WASHINGTON (CN) — Finding insufficient evidence that the foreperson of his jury was biased against him, a federal judge in Washington on Thursday denied longtime GOP strategist and Trump confidante Roger Stone’s request for a new trial.
“The assumption underlying the motion — that one can infer from the juror’s opinions about the president that she could not fairly consider evidence against the defendant — is not supported by any facts or data and it is contrary to controlling legal precedent,” U.S. District Judge Amy Berman Jackson wrote in a fiery 81-page opinion Thursday. “The motion is a tower of indignation, but at the end of the day, there is little of substance holding it up.”
Jackson in February sentenced Stone to more than three years in prison for lying to Congress and obstruction of justice, following a stunning move from the Justice Department to walk back an original sentencing recommendation and ask for a lighter sentence after President Donald Trump publicly criticized the original ask as too harsh.
The prosecutors who handled Stone’s case either left the case or resigned from the Justice Department entirely after the reversal.
After the back-and-forth at the Justice Department over the recommendation, Tomeka Hart, the foreperson on Stone’s jury posted on Facebook in dismay that political considerations appeared to have crept into the agency’s sentencing decision on the case.
Stone’s attorneys then went through Hart’s social media history and found she had mentioned former special counsel Robert Mueller’s investigation, made negative comments Trump and shared a post commenting on Stone’s arrest.
“The juror failed to advise the court that she is extremely partisan,” Stone’s attorneys wrote in the motion. “The evidence strongly indicates that she was a ‘stealth juror,’ covering her bias to enable her to intrude into the trial process at the most fundamental level.”
As revealed during jury selection, Hart previously ran for Congress as a Democrat and had served on a local school board in Tennessee. Under questioning from Stone’s attorneys during jury selection, Hart said she might have future political aspirations.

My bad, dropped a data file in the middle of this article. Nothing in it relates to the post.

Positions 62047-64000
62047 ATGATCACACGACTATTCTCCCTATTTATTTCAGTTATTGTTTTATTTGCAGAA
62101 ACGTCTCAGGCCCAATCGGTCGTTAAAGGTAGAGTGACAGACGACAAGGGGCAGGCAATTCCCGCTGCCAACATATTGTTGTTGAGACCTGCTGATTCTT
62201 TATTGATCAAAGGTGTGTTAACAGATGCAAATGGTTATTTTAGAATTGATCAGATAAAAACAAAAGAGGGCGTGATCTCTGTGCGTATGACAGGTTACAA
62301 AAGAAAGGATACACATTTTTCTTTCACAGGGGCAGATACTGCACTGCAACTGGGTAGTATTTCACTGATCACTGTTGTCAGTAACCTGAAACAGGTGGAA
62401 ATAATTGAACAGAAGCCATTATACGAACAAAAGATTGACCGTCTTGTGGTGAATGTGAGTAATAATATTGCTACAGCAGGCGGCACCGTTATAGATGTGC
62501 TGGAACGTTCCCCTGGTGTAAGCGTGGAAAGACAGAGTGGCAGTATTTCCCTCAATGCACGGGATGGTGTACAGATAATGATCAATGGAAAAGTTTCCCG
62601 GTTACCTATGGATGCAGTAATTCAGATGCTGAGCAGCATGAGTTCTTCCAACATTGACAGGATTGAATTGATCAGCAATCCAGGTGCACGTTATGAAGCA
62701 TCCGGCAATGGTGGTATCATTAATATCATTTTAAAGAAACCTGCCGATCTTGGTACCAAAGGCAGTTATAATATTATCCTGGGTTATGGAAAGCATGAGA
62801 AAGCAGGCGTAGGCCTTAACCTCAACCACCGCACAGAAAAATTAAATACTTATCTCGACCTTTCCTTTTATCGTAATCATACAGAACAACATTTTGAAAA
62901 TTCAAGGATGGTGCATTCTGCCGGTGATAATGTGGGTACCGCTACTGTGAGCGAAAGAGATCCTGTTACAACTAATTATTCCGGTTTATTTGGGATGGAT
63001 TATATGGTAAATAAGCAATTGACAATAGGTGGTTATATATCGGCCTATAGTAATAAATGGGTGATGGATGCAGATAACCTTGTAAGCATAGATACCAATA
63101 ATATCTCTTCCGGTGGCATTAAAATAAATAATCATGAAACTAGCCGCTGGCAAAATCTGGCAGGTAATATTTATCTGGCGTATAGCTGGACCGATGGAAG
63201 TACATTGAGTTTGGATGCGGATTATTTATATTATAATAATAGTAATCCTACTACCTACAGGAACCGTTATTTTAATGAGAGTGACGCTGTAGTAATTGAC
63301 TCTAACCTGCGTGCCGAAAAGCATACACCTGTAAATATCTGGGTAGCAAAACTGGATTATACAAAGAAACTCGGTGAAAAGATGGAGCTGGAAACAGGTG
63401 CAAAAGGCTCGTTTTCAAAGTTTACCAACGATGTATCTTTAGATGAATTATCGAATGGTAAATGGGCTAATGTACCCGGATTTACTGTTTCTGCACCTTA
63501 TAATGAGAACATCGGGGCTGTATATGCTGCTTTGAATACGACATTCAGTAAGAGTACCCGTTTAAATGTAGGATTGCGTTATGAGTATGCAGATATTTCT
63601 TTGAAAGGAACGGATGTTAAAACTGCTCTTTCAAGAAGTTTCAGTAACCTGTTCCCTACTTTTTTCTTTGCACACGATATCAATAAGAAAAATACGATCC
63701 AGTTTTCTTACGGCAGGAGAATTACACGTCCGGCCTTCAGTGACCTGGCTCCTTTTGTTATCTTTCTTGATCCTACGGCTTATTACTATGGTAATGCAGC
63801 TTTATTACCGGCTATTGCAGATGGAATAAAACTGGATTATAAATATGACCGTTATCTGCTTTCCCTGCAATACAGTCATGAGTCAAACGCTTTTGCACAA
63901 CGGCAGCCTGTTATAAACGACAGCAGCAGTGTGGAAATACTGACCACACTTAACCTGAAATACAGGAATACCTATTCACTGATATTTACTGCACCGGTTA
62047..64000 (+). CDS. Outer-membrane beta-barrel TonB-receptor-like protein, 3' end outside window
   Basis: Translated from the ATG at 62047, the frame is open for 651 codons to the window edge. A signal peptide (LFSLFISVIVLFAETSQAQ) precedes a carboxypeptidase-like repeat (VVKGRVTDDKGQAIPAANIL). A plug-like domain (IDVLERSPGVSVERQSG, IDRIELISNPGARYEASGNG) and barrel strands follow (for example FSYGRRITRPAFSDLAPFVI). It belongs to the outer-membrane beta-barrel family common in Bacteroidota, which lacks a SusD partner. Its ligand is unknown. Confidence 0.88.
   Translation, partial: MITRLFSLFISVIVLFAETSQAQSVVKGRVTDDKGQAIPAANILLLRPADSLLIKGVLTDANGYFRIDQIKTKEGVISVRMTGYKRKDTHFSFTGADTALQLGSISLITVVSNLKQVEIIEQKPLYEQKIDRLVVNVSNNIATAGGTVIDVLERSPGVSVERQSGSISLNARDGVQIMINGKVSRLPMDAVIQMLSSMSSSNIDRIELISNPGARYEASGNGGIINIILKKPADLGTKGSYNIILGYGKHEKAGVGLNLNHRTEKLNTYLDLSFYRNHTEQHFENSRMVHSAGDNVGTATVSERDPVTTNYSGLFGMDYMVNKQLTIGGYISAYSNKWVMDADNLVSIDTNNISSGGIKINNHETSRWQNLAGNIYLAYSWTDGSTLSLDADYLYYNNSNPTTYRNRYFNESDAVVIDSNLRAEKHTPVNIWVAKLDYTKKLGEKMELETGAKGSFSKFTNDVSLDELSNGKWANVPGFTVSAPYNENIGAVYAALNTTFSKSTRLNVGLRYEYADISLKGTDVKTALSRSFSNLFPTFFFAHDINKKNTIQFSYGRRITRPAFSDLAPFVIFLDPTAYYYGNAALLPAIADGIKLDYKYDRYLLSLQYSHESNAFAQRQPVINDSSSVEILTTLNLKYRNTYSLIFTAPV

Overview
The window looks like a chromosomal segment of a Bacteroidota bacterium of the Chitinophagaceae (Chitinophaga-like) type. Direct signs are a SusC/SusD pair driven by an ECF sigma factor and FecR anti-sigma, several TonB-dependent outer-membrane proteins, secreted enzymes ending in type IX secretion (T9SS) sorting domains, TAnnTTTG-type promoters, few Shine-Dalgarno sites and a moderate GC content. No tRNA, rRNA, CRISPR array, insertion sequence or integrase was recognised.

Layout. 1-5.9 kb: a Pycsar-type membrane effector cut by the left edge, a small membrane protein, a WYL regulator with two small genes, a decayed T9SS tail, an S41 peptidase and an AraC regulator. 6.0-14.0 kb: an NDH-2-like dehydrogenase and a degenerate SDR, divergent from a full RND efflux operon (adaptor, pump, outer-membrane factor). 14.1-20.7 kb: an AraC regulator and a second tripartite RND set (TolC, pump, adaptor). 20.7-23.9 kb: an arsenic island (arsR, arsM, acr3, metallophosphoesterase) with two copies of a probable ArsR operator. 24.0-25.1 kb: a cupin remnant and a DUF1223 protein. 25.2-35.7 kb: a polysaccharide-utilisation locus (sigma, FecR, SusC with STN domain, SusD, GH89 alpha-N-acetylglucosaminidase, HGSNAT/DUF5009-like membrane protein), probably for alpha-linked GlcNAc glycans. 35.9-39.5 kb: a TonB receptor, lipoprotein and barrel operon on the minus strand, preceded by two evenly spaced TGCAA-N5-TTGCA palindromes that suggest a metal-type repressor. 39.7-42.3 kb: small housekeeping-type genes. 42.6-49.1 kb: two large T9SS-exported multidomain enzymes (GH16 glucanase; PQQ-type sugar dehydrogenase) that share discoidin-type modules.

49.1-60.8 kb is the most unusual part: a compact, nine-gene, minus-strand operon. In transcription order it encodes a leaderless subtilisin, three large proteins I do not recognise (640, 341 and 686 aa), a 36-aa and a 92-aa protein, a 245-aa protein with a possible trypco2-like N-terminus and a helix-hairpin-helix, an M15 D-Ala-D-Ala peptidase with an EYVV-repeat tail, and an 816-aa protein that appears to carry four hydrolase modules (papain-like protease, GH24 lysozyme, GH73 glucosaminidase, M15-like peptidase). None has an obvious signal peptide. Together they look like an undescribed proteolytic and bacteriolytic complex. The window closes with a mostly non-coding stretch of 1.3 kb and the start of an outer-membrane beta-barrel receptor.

She also indicated that she followed the news and was aware of the charges against Stone, but neither Stone’s attorneys nor the government moved to strike her from the jury, according to Jackson’s opinion.
Jackson, an appointee of President Barack Obama, held a hearing on Feb. 25 featuring testimony from Hart and two other jurors, delving into Hart’s social media posts and the inner workings of the jury.
Ultimately, Jackson found nothing revealed in the hearing or in Hart’s social media posts suggested she lied on her jury questionnaire.
While she shared multiple articles about Mueller’s investigation and two posts that mentioned Stone specifically, that does not go against her statement that she couldn’t remember if she had posted on social media about the Russia probe, Mueller or Stone, Jackson wrote.
The same is true of her knowledge of Mueller’s investigation and Stone’s case, Jackson said. Hart explicitly stated that she knew about the charges against Stone and had followed Mueller’s probe “somewhat closely.”
Jackson also found that Hart’s political views were not a secret based on her answers to questions during jury selection and that there is no evidence Hart had preformed opinions about Stone that would have prevented her from being impartial.
“This court has now had the opportunity to question the juror on two occasions,” Jackson wrote. “During the individual voir dire, the foreperson swore in open court — subject to cross-examination — that she could be impartial in deciding the case. The court found her testimony to be entirely sincere and credible – and from all indications, the defense did too, because it did not even ask to strike the avowed Democrat with ‘opinions’ about the president at that time.”
Finally, Jackson said Hart’s social media posts are not the kind of new evidence that can support a motion for new trial, because there is no evidence Stone’s attorneys attempted to investigate her internet history during jury selection and declined to ask her follow-up questions when they had the chance.
Robert Buschel, an attorney with the firm Buschel & Gibbons who represents Stone, did not immediately return a request for comment on the decision. The Justice Department also did not immediately return a request for comment.